Cupra Born (2022) review
The Cupra Born is the Spanish brand's first fully electric car, and it’s good.
Dave Humphreys
Dave Humphreys

Published on October 13, 2021

As car makers shift towards a fully electric future, the sharing of platforms is a key factor in reducing costs, but the challenge to make a car stand out remains difficult. The Cupra Born uses much of the same architecture as the Volkswagen ID.3, but a drive in the Spanish car ahead of its arrival in Ireland in 2022 reveals the changes are more than skin deep.

In the metal

Having originally started life as the SEAT El Born concept, the Cupra Born has morphed into a slightly different looking car as it reaches production. That Cupra logo is supplemented by the name spelled out within the skinny grille element, while the bonnet is now more creased to bring greater focus on its centre. Combined with the LED headlights and lower bumper section that heightens the car's stance and presence, it has a certain menace to it that hints at the car's performance potential.

The copper-like inserts form part of the signature colour palette that spans the Cupra range and it's a hue that contrasts especially well with the Aurora Blue paintwork. Its 20-inch wheels not only carry a striking design but also emphasise the unique proportions the car has on account of its electric underpinnings. Its wheels are pushed out much further at either end than what you would typically see in a combustion-engined car, and it gives the Born a muscular appearance.

It would be wrong to say that the Born is merely a rebadged Volkswagen ID.3, as the more you look around the car the greater the differences become, even though some are subtle. Take the rear C-pillar section, for example. Normally blank or covered in an appliqué on the German car, the Born features a panel with three-dimensional triangular dimpling - a design element that continues to the interior. Lower down, the rocker panel that runs along the bottom sides of the car has a flick built into it giving the appearance of channelling airflow around the rear wheel. Meanwhile at the rear, the bumper section and tailgate are angled in a way as to give the impression of the car powering forward from its driven rear axle. There's 'coast-to-coast' lighting spanning the rear of the car also, which looks particularly distinctive at night.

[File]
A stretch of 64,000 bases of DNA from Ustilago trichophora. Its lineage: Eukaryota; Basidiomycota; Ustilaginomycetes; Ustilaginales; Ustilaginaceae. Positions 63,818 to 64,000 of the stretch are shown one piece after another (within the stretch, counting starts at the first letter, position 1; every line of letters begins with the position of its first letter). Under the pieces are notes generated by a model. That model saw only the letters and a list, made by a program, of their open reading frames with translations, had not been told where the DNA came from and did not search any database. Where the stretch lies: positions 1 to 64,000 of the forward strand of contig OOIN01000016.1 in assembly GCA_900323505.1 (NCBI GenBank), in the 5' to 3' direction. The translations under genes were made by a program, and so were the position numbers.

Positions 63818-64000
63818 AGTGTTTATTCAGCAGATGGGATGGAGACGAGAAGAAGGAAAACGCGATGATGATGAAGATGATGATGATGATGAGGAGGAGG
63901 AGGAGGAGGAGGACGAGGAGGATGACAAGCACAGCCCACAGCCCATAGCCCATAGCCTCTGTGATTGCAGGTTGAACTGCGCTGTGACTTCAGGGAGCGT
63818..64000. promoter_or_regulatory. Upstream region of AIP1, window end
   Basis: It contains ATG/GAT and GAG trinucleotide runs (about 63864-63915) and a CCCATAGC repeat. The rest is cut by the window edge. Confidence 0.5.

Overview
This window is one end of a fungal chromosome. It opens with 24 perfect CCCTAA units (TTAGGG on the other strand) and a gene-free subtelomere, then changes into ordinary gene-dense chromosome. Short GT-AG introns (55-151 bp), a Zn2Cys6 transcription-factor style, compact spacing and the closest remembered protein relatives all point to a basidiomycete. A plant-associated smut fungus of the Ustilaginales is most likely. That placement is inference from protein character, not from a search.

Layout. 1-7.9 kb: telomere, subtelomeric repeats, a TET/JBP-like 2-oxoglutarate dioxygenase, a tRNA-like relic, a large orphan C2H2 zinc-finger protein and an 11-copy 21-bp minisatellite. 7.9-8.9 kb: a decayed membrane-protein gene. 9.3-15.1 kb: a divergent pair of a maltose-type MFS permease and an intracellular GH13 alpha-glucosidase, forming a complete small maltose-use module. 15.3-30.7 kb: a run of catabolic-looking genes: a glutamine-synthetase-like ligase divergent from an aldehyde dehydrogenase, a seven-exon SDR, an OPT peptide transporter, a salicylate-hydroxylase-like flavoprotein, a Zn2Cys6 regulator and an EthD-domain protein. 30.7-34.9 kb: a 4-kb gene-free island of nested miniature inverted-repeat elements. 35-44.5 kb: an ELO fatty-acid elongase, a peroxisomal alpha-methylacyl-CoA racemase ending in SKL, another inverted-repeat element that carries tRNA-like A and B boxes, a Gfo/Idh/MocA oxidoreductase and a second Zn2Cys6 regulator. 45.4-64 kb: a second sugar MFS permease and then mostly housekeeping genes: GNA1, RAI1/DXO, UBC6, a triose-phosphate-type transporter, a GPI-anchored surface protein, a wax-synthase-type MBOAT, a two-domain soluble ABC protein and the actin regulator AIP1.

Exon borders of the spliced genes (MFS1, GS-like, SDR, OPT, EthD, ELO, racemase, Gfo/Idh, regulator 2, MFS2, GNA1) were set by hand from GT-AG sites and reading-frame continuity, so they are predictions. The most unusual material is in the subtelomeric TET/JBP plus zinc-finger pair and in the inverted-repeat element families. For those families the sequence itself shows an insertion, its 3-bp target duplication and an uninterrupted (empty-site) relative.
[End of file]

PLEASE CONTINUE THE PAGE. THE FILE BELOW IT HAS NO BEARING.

Inside, the Cupra has a pleasingly high-quality look and feel. We do wonder how the copper theme will age, as there's no shortage of it woven throughout the cabin. The Born's layout apes the ID.3's, meaning a modestly sized digital instrument binnacle that also houses the drive selector, not unlike the one used in the BMW i3. A free-standing 12-inch touchscreen in the middle of the car includes a touch-sensitive base that allows adjustment of volume and temperature settings by sliding your finger along, an execution that works okay when stationary but is more hit-and-miss while driving.

The seats are produced using recycled materials that comes from a company called Seaqual, employing local fishers in Spain to collect marine plastic that is then recycled into a yarn that goes into producing the seats. Sporty bucket seats are standard fare in the Cupra, and they do hold you in place, though we found them to be just a bit on the firm side. Another recycled material, Dinamica, is a suede-like fabric that drapes the seats, centre and door armrests.